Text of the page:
Surface ProMost of us are happy when our tablets do what they’re supposed to do. But some of you reading this are the tinkering type. We’re talking about the kind of tech fanatic who wants to build the ultimate desktop one piece at a time. And then paint it with hot rod flames to show off to other nerds on the Internet.
That’s not too difficult with a desktop, or even a laptop. But what about all those tablets floating around out there? Can they be hacked? Improved? Ruined? Most importantly: Can you fix them yourself? The answer is “yes” to all of the above, depending on which tablet you own, according to iFixit. The folks at iFixit are the kind of nerds who like to hack a piece of hardware to see how easy it is to repair or upgrade. When they dismantle something, they’re kind enough to share their results with the rest of us.
iFixit’s recent list ranks the ease of stripping and rebuilding some of the most popular tablets on the market. The results are not arbitrary. iFixit states, “a device with a perfect score will be relatively inexpensive to repair because it is easy to disassemble and has a service manual available. Points are docked based on the difficulty of opening the device, the types of fasteners found inside, and the complexity involved in replacing major components. Points are awarded for upgradability, use of non-proprietary tools for servicing, and component modularity.”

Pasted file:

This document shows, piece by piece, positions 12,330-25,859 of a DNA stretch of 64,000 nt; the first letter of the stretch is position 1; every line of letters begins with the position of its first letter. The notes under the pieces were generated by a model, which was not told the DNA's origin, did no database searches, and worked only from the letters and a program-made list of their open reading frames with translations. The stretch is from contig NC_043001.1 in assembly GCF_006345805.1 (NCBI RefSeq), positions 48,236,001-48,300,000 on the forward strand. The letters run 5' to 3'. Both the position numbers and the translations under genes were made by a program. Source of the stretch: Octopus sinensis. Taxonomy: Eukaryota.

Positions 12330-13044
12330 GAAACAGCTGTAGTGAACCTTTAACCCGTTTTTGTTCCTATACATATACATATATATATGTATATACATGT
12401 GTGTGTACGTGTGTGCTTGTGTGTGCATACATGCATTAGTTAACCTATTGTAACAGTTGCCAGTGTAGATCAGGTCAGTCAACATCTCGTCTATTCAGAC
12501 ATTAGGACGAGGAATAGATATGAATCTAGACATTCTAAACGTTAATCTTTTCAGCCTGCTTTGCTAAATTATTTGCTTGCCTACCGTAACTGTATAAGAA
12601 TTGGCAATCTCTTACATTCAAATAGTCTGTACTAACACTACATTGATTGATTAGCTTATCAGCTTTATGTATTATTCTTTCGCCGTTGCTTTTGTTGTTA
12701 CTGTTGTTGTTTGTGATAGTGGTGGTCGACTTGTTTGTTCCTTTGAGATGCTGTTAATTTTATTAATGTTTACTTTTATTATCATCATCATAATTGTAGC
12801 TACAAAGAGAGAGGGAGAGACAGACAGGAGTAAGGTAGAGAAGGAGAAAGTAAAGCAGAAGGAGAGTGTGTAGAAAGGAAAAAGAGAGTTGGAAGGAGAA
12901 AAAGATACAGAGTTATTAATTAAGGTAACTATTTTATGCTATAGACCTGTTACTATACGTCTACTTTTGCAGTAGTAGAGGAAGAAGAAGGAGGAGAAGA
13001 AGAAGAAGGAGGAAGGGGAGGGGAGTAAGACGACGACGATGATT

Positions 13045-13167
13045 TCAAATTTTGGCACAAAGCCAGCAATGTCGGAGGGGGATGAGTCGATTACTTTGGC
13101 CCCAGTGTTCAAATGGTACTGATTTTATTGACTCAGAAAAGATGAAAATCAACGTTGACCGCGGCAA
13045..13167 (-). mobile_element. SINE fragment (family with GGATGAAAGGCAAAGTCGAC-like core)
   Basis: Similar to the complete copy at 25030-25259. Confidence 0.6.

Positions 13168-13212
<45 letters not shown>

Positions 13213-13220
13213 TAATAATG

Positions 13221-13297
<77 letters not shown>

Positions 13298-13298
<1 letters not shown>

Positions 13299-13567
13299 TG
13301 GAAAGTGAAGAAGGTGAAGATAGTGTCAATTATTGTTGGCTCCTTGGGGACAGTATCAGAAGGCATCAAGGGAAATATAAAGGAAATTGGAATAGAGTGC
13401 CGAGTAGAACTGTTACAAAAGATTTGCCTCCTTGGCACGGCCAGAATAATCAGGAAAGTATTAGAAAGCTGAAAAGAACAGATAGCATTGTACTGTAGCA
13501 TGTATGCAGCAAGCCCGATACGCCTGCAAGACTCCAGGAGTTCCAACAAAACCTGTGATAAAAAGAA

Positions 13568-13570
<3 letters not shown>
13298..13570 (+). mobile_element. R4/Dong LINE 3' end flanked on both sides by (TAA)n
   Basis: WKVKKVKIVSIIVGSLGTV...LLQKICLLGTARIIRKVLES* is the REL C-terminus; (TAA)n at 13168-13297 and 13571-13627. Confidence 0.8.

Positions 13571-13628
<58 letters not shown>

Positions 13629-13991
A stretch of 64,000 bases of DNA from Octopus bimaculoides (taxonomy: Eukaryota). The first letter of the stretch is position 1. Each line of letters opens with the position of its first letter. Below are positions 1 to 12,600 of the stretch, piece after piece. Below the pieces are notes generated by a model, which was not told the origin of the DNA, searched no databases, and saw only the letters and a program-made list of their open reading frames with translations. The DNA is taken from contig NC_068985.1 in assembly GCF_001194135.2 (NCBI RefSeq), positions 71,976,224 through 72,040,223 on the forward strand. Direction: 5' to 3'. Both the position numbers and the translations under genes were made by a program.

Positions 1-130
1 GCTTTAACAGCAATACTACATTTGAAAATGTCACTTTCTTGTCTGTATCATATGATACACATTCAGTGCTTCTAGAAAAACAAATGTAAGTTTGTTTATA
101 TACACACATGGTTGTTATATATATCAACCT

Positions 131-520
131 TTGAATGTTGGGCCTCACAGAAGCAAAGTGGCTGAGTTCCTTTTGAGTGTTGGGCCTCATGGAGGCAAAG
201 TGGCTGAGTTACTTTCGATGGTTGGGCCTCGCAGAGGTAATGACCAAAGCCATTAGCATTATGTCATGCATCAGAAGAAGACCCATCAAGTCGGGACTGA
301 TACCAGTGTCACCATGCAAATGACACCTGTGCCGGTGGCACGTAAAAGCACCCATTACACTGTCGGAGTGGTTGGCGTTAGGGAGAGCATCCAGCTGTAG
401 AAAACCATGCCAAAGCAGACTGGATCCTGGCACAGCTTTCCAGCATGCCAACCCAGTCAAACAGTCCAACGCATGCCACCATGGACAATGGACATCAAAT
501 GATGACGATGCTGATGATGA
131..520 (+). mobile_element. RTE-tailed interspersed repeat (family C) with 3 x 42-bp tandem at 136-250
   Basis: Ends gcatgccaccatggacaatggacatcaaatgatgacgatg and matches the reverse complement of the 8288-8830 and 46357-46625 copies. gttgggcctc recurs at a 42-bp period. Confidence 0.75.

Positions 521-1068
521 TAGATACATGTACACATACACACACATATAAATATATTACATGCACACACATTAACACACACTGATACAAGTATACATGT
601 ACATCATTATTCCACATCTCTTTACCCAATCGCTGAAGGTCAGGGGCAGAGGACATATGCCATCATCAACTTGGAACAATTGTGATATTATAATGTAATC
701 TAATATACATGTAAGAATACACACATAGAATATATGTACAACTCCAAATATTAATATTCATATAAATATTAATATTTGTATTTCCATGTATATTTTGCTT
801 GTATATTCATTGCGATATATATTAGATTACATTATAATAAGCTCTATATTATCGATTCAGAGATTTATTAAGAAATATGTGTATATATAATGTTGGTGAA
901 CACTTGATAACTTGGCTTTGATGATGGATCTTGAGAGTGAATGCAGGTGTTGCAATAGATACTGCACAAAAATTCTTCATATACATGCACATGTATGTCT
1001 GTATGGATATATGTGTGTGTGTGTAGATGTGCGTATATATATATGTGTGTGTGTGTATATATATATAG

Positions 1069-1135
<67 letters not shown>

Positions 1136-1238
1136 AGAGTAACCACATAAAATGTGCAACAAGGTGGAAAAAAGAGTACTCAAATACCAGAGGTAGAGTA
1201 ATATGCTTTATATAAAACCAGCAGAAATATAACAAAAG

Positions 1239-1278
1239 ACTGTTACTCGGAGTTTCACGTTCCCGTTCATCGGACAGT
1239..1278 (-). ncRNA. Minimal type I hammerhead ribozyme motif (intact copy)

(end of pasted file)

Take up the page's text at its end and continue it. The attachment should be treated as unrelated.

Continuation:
iFixit engineers disassembled and analyzed 18 tablets, awarding a repairability score between zero and ten – ten being easiest to repair. No one got a ten. (Engineers can be a prickly bunch).
The Dell XPS 10 was the winner of the bunch with a score of 9. The engineers called it “refreshingly easy to work on, especially compared to the other tablets we’ve seen recently.” The guts of the XPS 10 are modular, designed well, and some cables are even labeled for easy reassembly. The screws on this model are color-coded and large enough to not require tweezers. The only negative is that the rear case is delicate and susceptible to deformation when prying. In layman’s terms: it will twist into a potato chip if you pull on it too hard.
Kindle FireAmazon’s Kindle Fire also ranked high on the list with a score of 8 out of ten. The engineers found it easy to open with a simple design and standard Phillips screws.
On the bottom of the list is Apple’s iPad Mini and the Microsoft Surface Pro, receiving a 2 and 1 respectively. Both tablets contain an extreme amount of adhesive inside that makes any repair difficult – even for these engineers.
Why do you need to know this? It’s a matter of philosophy, really. The folks at iFixit believe repairing is better than recycling. Their manifesto – yes, they have a manifesto – states that you can’t truly own something unless you can fix it. It’s all very Ron Swanson-esque, and completely endearing.
“Repair connects people and devices, creating bonds that transcend consumption. Self-repair is sustainable,” reads part of their manifesto. To read the rest, or join their cause, go here.